If you look close enough while walking around Haslam Practice Field this August, Tennessee’s tight end group will stand out.
Not because the group looks full of playmakers or like a major weakness this fall but because they’re such a small group it seems like it would be drill work for a 13-scholarship basketball team and not a 85-scholarship— though Tennessee isn’t near that number— football team.
Senior Austin Pope medically retiring this summer exposed the failures of Jeremy Pruitt to recruit tight ends.
Behind seniors Jacob Warren and Princeton Fant— both Butch Jones signees— Tennessee has just three scholarship tight ends, all incoming freshmen.
One of those freshmen tight ends, Julian Nixon, was a high school receiver. After Nixon tore his ACL in high school, the big receiver never fully regained his quickness. With Josh Heupel’s need for tight ends, the 6-foot-3 receiver making the move made too much sense.
“Julian has done a pretty good job of learning,” Tennessee offensive coordinator Alex Golesh said. “When I say pretty good, he has never blocked a soul in his life. He’s also never weighed 257 pounds, so there’s such a growth process. He’s the ultimate needs a year to get his butt whooped in the weight room, to wake up early and go through the grind of what college football is and should be, play on the scout team (to) learn (and) grow.”
While earning serious playing time on the field this fall seems unlikely for Nixon, Tennessee believes they’ve found him a home for the long haul.
“I do think this is a home for him,” Heupel said. “In high school, he played on the outside a lot but he’s fairly new to playing inside the box. He is a smart kid and is learning how to compete consistently. He is a natural pass catcher and he’s got a bright future ahead of him.”
Tennessee’s other freshman tight end, Miles Campbell, has more experience playing the position than Nixon and has the build to earn snaps this fall.
Still, Campbell’s first fall camp in Knoxville hasn’t been without adversity for the 6-foot-3, 240 pound tight end.
“Miles was sick early in camp and lost some weight, (he) has bounced back and tried to recover from that,” Golesh said. “My hope is still that Miles helps this year at some point. I would say right this second, he’s fighting and battling to be in the rotation, but my hope is by middle of the year – which I said early on, I have never played a freshman tight end, ever, and I’ve been coaching for a while, never done it. … My hope is we still get Miles to that point.”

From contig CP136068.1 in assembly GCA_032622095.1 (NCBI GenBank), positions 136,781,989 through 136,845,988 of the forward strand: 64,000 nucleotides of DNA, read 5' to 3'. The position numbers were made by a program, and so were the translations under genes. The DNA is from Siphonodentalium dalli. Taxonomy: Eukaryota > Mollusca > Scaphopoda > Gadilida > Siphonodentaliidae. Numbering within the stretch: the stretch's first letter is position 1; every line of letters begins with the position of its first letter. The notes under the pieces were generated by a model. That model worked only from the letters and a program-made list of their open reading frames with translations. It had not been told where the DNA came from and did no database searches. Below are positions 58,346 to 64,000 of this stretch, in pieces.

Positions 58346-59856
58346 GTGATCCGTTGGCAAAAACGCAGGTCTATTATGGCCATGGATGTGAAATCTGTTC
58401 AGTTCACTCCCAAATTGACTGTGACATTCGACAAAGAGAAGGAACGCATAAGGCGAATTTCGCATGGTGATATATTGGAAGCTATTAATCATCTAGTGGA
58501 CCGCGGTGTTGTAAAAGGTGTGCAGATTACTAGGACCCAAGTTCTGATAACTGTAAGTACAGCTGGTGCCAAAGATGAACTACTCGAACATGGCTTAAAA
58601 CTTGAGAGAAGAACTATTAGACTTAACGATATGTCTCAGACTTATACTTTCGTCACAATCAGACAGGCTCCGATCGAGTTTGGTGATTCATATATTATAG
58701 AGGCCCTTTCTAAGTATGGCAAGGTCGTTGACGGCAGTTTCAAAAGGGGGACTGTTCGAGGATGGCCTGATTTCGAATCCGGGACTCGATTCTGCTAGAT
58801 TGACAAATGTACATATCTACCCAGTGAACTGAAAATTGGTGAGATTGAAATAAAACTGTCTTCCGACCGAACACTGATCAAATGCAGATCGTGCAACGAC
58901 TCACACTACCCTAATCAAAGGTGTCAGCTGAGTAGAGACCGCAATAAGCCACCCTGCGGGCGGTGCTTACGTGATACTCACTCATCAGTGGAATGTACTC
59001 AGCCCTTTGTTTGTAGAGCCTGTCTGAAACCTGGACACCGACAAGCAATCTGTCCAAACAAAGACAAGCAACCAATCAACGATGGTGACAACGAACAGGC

Golesh is Tennessee’s tight end coach on top of its offensive coordinator so the 37-year old knows the challenges of playing the position as a freshman.
Still, Campbell is directly behind Warren and Fant on the depth chart and one injury could expedite the Douglasville, Georgia native’s path to the field.
For Golesh, it’s about continuing to push Campbell to his potential as the freshman adjusts to college life on and off the field.
“I think mentally he’s capable, I think physically he’s willing and capable,” Golesh said. “I think we forget sometimes (with) freshmen – class has started, there’s obvious distractions now going on. It’s figuring out, what is a game week? We talked about this as a normal game week for us – well he’s got tutoring, he’s got class, football, got to watch film on his own, got to learn, got to grow, got to figure out the game plan. There’s a lot going on for a young man, for an 18-year-old. That’s not an excuse for him, it’s just going to take him a second to put it all together to be able to line up on a Saturday at noon and play. My hope is still that he can play this fall for us and help us, I just don’t know how early that’ll be in the season.”
With just five scholarship tight ends on the roster, Tennessee’s two freshmen are necessary this season for depth. In the long term, however, Heupel and his staff see two weapons who can be high-level SEC players.